It was sometime during our field sobriety test that we remembered how much we absolutely love Washington Avenue.
We were thinking a lot of things when the officer asked us to step out of our vehicle, but chief among them was all the fun that we'd have at jail and who would be calling Tyler Flood.
But all that was later in our evening, which had started a couple hours earlier at a "late night" happy hour at Darkhorse Tavern, a quaint bar that feels isolated from some of the riff raff just a few blocks away. Happy hour on Wednesdays at Darkhorse -- near Washington and Hemphill Street -- runs until 11 p.m.
Parking was a breeze -- surprisingly -- with a lot right behind the bar. Apart from a lively group of about half a dozen dart throwers hanging out in the back of Darkhorse, only a couple other guys were at the bar. They were both taking advantage of the $8 pizza special -- margherita or pepperoni -- and watching a basketball game.
After the bartender brought us our beer, he poured himself a little Shiner.
Darkhorse is a warm place, decked out in the wood and brass trimmings that give it the classic tavern feel. There's a couch at the front of the bar where a couple people sat and drank Lone Stars. There's a patio out back, too.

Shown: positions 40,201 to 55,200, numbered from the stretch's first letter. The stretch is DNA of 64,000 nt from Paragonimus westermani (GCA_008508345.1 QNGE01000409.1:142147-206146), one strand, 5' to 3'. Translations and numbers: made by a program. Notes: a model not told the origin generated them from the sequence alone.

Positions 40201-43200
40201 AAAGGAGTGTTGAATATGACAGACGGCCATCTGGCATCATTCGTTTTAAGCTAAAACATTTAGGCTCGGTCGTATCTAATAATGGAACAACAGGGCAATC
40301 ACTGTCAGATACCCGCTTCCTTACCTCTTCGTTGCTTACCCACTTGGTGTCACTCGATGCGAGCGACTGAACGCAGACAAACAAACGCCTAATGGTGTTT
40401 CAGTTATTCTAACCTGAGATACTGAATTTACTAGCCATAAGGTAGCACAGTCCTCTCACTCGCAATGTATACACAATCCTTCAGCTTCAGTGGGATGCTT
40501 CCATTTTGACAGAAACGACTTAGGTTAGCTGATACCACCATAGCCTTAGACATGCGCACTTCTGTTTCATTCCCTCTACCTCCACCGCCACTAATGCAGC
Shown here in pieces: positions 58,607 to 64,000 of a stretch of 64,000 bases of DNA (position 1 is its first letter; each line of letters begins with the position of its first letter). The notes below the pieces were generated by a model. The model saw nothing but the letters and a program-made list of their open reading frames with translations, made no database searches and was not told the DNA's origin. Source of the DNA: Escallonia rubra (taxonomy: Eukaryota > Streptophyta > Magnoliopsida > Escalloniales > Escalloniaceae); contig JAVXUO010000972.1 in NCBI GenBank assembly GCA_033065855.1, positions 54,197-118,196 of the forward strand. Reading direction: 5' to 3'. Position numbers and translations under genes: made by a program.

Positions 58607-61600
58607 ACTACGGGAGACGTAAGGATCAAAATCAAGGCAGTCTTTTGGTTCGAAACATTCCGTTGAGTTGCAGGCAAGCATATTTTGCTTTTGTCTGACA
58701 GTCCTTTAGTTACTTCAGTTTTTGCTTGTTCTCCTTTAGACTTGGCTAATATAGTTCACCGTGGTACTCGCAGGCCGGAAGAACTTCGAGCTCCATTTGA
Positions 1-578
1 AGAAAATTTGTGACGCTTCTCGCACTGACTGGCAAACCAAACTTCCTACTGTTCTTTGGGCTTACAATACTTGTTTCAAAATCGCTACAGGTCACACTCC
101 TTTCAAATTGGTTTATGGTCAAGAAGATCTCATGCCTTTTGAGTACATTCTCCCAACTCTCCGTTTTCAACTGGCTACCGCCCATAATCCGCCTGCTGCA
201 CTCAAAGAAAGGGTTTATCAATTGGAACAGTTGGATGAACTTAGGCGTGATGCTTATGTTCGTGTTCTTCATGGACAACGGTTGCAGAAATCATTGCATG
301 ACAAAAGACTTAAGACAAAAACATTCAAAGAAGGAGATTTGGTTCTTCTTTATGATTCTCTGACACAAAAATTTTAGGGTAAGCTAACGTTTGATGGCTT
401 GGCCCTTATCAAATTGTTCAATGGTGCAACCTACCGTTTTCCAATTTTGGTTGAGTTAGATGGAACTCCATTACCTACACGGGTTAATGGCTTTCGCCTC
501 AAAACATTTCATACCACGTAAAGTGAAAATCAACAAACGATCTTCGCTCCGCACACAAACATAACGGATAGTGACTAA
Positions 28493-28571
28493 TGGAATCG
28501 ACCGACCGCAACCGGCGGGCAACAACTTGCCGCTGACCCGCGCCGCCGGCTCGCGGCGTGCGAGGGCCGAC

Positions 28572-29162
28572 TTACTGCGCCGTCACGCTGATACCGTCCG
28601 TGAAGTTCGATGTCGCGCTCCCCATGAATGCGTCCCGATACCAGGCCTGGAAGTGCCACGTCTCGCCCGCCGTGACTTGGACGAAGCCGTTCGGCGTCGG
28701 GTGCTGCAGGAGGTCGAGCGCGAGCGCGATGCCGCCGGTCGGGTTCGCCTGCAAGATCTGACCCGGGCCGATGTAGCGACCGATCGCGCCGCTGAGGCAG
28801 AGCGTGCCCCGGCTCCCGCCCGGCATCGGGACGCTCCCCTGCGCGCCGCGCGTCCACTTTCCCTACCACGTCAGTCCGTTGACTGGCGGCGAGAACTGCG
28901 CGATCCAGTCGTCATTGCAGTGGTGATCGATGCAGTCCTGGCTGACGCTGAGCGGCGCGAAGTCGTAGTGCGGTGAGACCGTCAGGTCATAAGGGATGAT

Happy hour, except on Wednesdays, runs from 4 to 7 p.m. on weeknights, and, along with some food specials, it's basically $1 off all drinks. Bridgeport IPA, for example, was $3 for a pint.
About an hour after we'd been there, one of the dart throwers sat down at the bar and ordered a vodka on the rocks. He seemed to be a basketball fan and yelled at the television for one of the players to shoot the ball.
"I remember my first basketball game," he said. "Lakers and the Phoenix Suns. I was like nine-years-old and I met Magic Johnson. It was awesome."
He was talking about his job as a professional poker player when one of his buddies sat down next to him, angry because they had to forfeit a dart game, apparently because they were too drunk to play.
"It's has nothing to do with sober or not," the buddy said. "Nothing to do with sober or not."
He decided to pay his tab.
"How many beers have I had?" the buddy asked the bartender.
"Ten beers. You've had ten beers," the bartender responded. "And the cheese sticks."
We hadn't had close to ten beers, but after that crew left, we decided to pay our tab and head out, too. The whole strip of Washington seemed empty when we left, perhaps more so because of the foggy drizzle coming down outside.
We're not sure when the cops saw us, but just a few minutes after leaving Dark Horse, we were standing in a gas station parking lot with a police officer shining a light in our eyes. After one of the tests, he handed back our license and told us to be more careful with our driving.
So we left.
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